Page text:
City enlists Senator Murray’s help
Almost 50 years ago, when the freeway was put through the middle of town, short-sighted planning left Blaine without any southbound exits past the one almost at the border, meaning that any traffic which didn’t exit immediately after clearing customs had to drive six miles to the next exit and back track.
Not many did. Murray Goff of Goff’s Department Store pointed out recently that when the freeway began carrying traffic, business in Blaine nearly died, “and still hasn’t fully recovered. The freeway traffic that used to go through town might as well be in a tunnel, for all the good it does,” he said.
The mistake is about to be repeated, according to Blaine city manager Gary Tomsic. He’s supported by people from both the Washington State Department of Transportation (DOT) and the Federal Highway Administration (FHWA).
In their push to expand U.S. Customs and Border Protection facilities at the Peace Arch crossing, Tomsic says the General Services Administration (GSA) is ignoring warnings from the city as well as from state and federal highway engineers, all of whom have serious concerns over the new facility’s impact on local traffic flow, especially as it affects freeway access into Blaine.
Tomsic said that the “GSA is moving ahead with their building without addressing access issues. The state and federal highway folks are both saying that something different than what the GSA is proposing needs to be done [to continue to have good access into Blaine], but the GSA just says go ahead, you guys build roads, we build buildings and we’re building this new facility. It’s very frustrating.”
Tomsic and Blaine director of public works Steve Banham are going to meet with GSA officials March 10 to address these problems in Senator Patty Murray’s Seattle office, along with some of Senator Maria Cantwell’s staff, people from DOT, FHWA and the Whatcom County council of governments. This is the second time in four months Tomsic has met with GSA officials with Murray’s staff present, and he’s seen little if any movement on their part toward a compromise.
Tomsic maintains that, “replacing the customs building and making the kind of highway improvements that a larger facility will need should be done together in a coordinated way, but the federal agencies haven’t gotten together very well. Until they do, we don’t think they should go ahead with the building until the road issues are addressed.”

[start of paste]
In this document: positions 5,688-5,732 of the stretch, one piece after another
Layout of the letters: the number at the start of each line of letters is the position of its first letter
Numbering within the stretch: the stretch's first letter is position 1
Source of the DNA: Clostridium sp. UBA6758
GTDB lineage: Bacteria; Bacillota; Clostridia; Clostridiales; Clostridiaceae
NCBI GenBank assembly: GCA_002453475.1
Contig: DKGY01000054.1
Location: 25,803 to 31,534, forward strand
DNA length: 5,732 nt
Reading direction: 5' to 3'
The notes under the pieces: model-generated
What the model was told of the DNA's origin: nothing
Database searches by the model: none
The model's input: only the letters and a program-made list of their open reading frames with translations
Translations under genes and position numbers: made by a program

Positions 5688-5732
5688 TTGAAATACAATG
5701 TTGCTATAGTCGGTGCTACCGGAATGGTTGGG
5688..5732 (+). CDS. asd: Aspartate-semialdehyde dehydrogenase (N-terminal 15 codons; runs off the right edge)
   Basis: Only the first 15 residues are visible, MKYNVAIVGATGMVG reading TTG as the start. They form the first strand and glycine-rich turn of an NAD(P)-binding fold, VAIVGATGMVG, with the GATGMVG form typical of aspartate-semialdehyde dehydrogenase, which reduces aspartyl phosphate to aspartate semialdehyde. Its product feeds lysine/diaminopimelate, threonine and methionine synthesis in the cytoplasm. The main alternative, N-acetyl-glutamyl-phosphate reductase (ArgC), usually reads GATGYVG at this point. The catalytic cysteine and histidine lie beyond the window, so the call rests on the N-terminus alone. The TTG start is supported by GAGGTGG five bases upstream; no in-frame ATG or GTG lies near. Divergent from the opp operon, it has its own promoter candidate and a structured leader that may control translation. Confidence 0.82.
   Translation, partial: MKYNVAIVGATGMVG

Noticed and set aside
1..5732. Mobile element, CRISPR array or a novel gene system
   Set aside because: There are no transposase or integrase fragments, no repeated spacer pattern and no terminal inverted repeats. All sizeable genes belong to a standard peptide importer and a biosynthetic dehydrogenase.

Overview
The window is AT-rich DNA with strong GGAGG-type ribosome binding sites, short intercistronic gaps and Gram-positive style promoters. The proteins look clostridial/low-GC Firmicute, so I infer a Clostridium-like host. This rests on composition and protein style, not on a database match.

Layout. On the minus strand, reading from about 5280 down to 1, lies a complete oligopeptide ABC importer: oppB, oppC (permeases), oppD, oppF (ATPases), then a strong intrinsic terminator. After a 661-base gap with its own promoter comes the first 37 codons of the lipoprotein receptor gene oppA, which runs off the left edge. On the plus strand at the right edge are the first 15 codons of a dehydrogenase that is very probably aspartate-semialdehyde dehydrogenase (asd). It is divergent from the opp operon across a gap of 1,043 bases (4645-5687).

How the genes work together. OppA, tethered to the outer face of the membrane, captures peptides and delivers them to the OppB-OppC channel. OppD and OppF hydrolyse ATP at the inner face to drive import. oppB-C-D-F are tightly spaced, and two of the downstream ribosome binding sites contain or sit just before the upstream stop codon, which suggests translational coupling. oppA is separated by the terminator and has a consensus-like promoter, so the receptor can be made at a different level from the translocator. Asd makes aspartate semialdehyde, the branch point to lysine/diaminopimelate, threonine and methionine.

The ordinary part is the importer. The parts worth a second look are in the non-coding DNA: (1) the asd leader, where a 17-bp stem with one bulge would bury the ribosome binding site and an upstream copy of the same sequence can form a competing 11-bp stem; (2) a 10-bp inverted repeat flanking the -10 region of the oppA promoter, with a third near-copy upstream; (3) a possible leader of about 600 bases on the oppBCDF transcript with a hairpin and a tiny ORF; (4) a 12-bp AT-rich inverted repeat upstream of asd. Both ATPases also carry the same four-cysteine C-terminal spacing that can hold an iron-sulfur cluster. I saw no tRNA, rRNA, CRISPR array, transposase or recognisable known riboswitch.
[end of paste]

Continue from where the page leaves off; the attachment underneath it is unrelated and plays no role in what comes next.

Banham added that, “We hope that the staff present from the senators’ offices can help get the process unstuck. The big difficulty has been in making sure that any necessary roadwork is done along with the expansion of the Peace Arch facility. In other words, we don’t want the building to be built leaving an inadequate road, since that would hurt access into Blaine.”
Banham added that as a result of the earlier meeting, the DOT got money to begin design and environmental work on relocating exit 276 to the south. “We’re not sure how the GSA can both move their facility further south and expand it, and not impact the present interchange and, with it, access into Blaine.”
DuBray of the GSA said that “We’re
fully aware of Blaine’s concerns.
We’re used to dealing
with border crossings and keeping the traffic
flowing during construction. The issue
of the interchange is something new for
us but we don’t see that as affecting
DuBray said that since all their work is being done north of the interchange they feel that they’ll have little if any impact on access into Blaine. “We don’t build highways,” he said, “we build buildings.”
When asked if a higher level of consultation is necessary, DuBray replied “the state highway work on that interchange is very preliminary. We’re not going to slow down now because our project is funded and is on the list to be approved by the president for construction.”
The GSA’s renovation project is scheduled to be finished just a few months before the winter Olympics in February of 2010, seen by many in western Washington and the B.C. lower mainland as a potential economic boon to the whole area.
Tomsic said the worst-case scenario would be the GSA coming up with some kind of “temporary solution,” which in federal parlance can mean anything from a detour lasting a few minutes to temporary roads lasting 20 years.
Tomsic also questions the wisdom of purchasing so many homes adjacent to the facility for a parking lot. “Canada is also renewing its facility,” he said, “and they’re putting their parking underground. If the GSA did that too they might save a neighborhood.”